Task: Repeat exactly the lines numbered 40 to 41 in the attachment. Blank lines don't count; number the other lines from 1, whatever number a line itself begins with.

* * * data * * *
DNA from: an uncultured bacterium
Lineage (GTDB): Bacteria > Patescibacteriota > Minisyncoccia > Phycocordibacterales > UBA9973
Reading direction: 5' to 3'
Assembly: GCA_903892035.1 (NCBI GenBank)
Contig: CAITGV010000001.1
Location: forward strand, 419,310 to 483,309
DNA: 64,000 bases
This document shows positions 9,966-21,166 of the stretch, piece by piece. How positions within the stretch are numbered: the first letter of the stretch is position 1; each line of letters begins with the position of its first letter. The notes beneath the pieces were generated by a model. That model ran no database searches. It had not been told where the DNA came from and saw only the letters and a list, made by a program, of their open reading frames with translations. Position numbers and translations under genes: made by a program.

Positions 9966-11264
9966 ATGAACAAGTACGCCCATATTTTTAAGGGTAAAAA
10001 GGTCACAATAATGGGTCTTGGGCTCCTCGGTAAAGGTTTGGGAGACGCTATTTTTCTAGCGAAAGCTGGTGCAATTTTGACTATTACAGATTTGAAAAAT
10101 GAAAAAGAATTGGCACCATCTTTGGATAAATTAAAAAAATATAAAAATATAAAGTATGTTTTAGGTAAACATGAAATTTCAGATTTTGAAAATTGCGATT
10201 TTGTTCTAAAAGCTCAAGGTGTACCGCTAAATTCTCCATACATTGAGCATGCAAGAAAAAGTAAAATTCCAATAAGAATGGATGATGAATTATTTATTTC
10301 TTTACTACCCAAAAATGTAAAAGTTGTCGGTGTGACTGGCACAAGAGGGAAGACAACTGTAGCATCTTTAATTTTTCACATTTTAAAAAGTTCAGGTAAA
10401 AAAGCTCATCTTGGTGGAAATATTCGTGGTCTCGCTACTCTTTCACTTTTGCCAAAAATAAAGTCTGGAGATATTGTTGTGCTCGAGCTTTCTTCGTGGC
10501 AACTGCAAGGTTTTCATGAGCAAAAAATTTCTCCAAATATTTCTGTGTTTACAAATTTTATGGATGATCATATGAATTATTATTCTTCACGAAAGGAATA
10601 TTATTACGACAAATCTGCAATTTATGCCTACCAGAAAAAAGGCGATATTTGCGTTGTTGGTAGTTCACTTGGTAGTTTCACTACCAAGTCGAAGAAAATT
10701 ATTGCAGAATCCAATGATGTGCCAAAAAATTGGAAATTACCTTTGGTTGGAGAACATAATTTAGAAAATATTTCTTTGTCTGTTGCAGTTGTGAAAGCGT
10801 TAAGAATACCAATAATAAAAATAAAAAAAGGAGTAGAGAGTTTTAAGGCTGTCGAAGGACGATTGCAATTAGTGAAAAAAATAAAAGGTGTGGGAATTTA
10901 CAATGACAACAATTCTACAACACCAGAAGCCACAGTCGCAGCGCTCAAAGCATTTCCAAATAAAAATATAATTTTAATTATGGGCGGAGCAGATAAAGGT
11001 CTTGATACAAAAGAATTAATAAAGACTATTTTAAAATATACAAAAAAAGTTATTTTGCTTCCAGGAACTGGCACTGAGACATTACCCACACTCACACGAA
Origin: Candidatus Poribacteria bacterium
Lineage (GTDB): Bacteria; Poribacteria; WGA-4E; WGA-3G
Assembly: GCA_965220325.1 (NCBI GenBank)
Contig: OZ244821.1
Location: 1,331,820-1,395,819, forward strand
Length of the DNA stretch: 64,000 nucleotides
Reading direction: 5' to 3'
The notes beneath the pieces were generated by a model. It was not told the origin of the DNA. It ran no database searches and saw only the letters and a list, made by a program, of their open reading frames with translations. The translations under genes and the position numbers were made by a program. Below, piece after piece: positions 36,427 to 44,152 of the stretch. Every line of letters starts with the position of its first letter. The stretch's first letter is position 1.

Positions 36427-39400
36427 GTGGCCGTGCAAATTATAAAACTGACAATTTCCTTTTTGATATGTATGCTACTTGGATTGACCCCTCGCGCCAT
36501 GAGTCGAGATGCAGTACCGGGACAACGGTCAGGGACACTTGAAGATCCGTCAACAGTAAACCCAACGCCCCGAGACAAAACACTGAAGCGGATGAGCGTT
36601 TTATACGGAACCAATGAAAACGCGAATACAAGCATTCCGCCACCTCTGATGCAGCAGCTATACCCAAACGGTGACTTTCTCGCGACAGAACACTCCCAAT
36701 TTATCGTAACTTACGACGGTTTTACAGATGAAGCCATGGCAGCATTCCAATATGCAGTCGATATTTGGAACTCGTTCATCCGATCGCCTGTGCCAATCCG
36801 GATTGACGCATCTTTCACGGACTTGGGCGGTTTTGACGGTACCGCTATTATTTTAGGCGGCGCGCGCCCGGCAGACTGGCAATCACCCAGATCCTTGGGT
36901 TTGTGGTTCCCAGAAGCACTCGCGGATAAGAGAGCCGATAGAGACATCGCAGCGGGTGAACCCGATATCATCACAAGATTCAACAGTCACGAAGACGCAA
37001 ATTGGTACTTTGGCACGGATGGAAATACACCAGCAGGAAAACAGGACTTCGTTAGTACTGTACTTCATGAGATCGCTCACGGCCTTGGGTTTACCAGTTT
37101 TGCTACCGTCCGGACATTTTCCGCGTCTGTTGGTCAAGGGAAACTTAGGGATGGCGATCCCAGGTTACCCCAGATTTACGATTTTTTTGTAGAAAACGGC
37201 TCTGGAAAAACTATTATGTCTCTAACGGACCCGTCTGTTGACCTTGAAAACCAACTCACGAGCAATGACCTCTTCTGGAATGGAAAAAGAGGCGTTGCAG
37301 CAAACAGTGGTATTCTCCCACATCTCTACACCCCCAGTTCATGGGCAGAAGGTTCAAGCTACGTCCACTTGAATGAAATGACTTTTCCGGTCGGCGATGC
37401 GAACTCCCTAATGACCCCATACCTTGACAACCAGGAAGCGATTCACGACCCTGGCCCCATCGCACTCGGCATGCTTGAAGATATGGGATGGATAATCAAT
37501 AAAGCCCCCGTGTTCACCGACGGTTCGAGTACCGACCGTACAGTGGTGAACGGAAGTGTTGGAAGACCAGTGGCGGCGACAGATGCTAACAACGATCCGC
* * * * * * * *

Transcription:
37301 CAAACAGTGGTATTCTCCCACATCTCTACACCCCCAGTTCATGGGCAGAAGGTTCAAGCTACGTCCACTTGAATGAAATGACTTTTCCGGTCGGCGATGC
37401 GAACTCCCTAATGACCCCATACCTTGACAACCAGGAAGCGATTCACGACCCTGGCCCCATCGCACTCGGCATGCTTGAAGATATGGGATGGATAATCAAT